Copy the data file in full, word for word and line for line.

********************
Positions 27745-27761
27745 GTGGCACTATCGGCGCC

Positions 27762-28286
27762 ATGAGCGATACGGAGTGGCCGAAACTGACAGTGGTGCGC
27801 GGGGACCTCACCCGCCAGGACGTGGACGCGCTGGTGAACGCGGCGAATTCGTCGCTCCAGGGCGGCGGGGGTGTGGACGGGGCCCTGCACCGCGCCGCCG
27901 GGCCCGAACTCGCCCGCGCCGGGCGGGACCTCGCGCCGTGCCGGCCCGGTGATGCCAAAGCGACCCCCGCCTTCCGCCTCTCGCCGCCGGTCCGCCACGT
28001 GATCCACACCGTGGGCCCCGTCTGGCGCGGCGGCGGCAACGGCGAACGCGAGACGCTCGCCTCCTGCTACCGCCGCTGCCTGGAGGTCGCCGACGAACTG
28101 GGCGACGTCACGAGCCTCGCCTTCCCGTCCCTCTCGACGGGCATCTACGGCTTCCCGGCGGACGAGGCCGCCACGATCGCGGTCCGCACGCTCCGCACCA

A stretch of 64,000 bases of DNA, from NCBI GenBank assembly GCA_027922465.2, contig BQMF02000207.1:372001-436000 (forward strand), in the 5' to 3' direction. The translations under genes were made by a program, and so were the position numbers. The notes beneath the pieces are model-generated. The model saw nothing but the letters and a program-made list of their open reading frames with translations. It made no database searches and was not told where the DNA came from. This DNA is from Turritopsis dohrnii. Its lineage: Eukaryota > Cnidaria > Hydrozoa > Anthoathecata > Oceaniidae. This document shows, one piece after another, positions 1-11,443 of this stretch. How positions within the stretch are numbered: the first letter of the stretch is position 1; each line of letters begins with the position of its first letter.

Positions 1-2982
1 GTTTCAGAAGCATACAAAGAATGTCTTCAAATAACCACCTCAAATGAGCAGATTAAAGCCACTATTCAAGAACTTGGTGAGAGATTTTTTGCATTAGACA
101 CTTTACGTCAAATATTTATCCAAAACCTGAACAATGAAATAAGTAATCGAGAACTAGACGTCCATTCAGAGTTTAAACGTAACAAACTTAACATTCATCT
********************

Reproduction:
Positions 27745-27761
27745 GTGGCACTATCGGCGCC

Positions 27762-28286
27762 ATGAGCGATACGGAGTGGCCGAAACTGACAGTGGTGCGC
27801 GGGGACCTCACCCGCCAGGACGTGGACGCGCTGGTGAACGCGGCGAATTCGTCGCTCCAGGGCGGCGGGGGTGTGGACGGGGCCCTGCACCGCGCCGCCG
27901 GGCCCGAACTCGCCCGCGCCGGGCGGGACCTCGCGCCGTGCCGGCCCGGTGATGCCAAAGCGACCCCCGCCTTCCGCCTCTCGCCGCCGGTCCGCCACGT
28001 GATCCACACCGTGGGCCCCGTCTGGCGCGGCGGCGGCAACGGCGAACGCGAGACGCTCGCCTCCTGCTACCGCCGCTGCCTGGAGGTCGCCGACGAACTG
28101 GGCGACGTCACGAGCCTCGCCTTCCCGTCCCTCTCGACGGGCATCTACGGCTTCCCGGCGGACGAGGCCGCCACGATCGCGGTCCGCACGCTCCGCACCA

A stretch of 64,000 bases of DNA, from NCBI GenBank assembly GCA_027922465.2, contig BQMF02000207.1:372001-436000 (forward strand), in the 5' to 3' direction. The translations under genes were made by a program, and so were the position numbers. The notes beneath the pieces are model-generated. The model saw nothing but the letters and a program-made list of their open reading frames with translations. It made no database searches and was not told where the DNA came from. This DNA is from Turritopsis dohrnii. Its lineage: Eukaryota > Cnidaria > Hydrozoa > Anthoathecata > Oceaniidae. This document shows, one piece after another, positions 1-11,443 of this stretch. How positions within the stretch are numbered: the first letter of the stretch is position 1; each line of letters begins with the position of its first letter.

Positions 1-2982
1 GTTTCAGAAGCATACAAAGAATGTCTTCAAATAACCACCTCAAATGAGCAGATTAAAGCCACTATTCAAGAACTTGGTGAGAGATTTTTTGCATTAGACA
101 CTTTACGTCAAATATTTATCCAAAACCTGAACAATGAAATAAGTAATCGAGAACTAGACGTCCATTCAGAGTTTAAACGTAACAAACTTAACATTCATCT